Long calling is Farata’s term to label the customization of a Java adapter and RemoteObject that allows us to quickly receive a dummy return of the original long remote call and reincarnate the mx.rpc.ResultEvent when the real data is ready.  By using a customized RemoteObject the application code becomes agnostic to the fact that remoting operation has “two legs”.  The only requirement that we add is that the name of such remoting method has to end with “AndWait” as in  recognizeVoiceAndWait(). This signals to the ActionScript side that this invocation is a “long calling” and this knowledge is carried forward to the custom Java adapter.

On the Java side, we implemented a PlatformServices object with several methods, most importantly,  startActivityAndWait() and complete(). Here is how we start our own SpeechRecognitionActivity. Notice that the first parameter of the runActivityAndWait() is an intent to start an activity, while the second one is a class of the expected result:

public List recognizeVoiceAndWait(final String prompt) {
    final Intent intent = new Intent(PlatformServices.context(), SpeechRecognitionActivity.class);
    intent.putExtra(RecognizerIntent.EXTRA_PROMPT, prompt);
    return PlatformServices.runActivityAndWait(intent, STRING_LIST);
}
final private static Class&gt; STRING_LIST = null;

The SpeechRecognitionActivity() will start the Recognizer activity precisely like we did in the earlier code snippets. Meanwhile the worker thread that started it will be blocked. It will remain in the blocked state until the onActivityResult() callback from inside the SpeechRecognitionActivity issues the complete() passing exactly the same intent as was used during runActivityAndWait() – this intent is preserved in the onStart() of the SpeechRecognitionAcitivity:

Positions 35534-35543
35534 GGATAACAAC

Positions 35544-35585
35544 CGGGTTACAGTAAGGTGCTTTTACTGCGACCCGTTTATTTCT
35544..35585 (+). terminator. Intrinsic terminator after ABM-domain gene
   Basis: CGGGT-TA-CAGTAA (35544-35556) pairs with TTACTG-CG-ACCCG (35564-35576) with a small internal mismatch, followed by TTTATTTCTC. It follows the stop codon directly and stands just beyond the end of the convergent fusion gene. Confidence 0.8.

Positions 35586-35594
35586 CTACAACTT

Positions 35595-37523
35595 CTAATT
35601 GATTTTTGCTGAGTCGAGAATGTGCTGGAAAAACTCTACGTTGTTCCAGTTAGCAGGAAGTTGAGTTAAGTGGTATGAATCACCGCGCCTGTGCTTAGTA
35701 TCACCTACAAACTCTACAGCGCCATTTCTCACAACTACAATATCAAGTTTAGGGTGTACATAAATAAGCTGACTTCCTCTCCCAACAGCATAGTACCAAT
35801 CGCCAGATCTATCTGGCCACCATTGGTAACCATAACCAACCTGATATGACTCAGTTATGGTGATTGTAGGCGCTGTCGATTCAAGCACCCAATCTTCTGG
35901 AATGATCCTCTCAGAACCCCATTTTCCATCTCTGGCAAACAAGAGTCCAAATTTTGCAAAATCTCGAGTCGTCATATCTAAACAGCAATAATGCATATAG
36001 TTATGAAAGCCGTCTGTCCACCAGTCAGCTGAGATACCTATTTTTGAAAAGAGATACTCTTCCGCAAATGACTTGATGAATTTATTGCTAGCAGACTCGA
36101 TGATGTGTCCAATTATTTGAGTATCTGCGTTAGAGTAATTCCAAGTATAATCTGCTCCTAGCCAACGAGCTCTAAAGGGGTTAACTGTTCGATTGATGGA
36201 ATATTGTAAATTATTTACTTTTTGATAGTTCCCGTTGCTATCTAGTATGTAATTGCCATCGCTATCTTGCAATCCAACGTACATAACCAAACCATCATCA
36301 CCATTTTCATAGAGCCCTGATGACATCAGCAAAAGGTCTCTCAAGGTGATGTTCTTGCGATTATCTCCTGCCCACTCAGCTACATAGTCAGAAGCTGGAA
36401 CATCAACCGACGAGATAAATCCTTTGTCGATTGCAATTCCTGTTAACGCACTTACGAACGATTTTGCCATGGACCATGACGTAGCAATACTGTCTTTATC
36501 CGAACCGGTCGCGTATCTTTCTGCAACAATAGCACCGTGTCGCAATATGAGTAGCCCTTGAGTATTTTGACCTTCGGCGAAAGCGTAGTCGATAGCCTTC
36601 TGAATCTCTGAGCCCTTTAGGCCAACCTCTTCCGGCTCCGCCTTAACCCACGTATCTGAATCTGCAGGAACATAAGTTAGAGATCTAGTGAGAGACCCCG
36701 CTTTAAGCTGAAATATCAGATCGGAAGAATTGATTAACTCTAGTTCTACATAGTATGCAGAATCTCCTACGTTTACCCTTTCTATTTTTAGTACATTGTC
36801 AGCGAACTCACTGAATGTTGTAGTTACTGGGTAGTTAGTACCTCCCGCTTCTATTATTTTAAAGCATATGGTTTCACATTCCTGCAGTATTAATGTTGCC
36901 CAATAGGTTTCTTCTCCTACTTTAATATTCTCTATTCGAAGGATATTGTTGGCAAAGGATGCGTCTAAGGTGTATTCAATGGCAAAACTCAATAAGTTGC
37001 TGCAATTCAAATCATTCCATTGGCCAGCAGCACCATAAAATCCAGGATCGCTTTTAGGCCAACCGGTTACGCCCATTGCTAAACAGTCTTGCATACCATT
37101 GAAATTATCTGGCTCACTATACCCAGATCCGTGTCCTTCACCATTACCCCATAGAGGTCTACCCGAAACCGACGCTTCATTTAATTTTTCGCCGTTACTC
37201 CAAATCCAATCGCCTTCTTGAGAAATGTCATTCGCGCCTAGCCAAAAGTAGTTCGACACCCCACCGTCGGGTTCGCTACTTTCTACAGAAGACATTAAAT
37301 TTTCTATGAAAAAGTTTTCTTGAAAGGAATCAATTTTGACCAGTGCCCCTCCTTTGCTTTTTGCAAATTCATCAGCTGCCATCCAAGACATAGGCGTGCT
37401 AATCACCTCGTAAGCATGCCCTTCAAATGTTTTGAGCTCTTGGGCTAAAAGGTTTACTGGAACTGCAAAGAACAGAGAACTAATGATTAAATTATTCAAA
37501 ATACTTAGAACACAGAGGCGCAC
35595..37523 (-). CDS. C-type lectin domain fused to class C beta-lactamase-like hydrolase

@Override
public void onActivityResult(final int requestCode, final int resultCode, final Intent request) {
    if (requestCode == REQUEST_CODE_RECOGNIZE_SPEECH) {
        final List result;
        if (resultCode == RESULT_OK) {
            result = request.getStringArrayListExtra(RecognizerIntent.EXTRA_RESULTS);
        } else {
            result = null;
        }
        complete(originalIntent, result); // We preserved originalIntent during onStart() of the activity
        finish();
    }
    super.onActivityResult(requestCode, resultCode, request);
}

That’s it. The only limitation is that due to the blocking mechanism of runActivityAndWait() only one at a time call can be executed. Accordingly, the AIR application should avoid sending several “AndWait” requests in one AMF batch.

LongCalling in Action

And, of course, the AIR’s code won’t care about runActivityAndWait and complete() pairs at all. For all it knows, there will be regular remoting calls, albeit ending with “AndWait”:

<?xml version="1.0" encoding="utf-8"?>
<s:View xmlns:fx="http://ns.adobe.com/mxml/2009" 
    xmlns:s="library://ns.adobe.com/flex/spark" 
    xmlns:c="library://ns.cleartoolkit.com/flex/clear"
    title="Voice Recognition"
>
  <fx:Declarations>
    <c:RemoteObject id="service" destination="AndroidJavaDestination"/>
  </fx:Declarations>
  <fx:Script><![CDATA[
 
  import mx.collections.IList;
  import mx.rpc.AsyncToken;
  import mx.rpc.Responder;
  import mx.rpc.events.FaultEvent;
  import mx.rpc.events.ResultEvent;
 
  [Bindable] private var recognizedPhrases:IList;
 
  protected function onTextInputFocusIn(event:FocusEvent):void {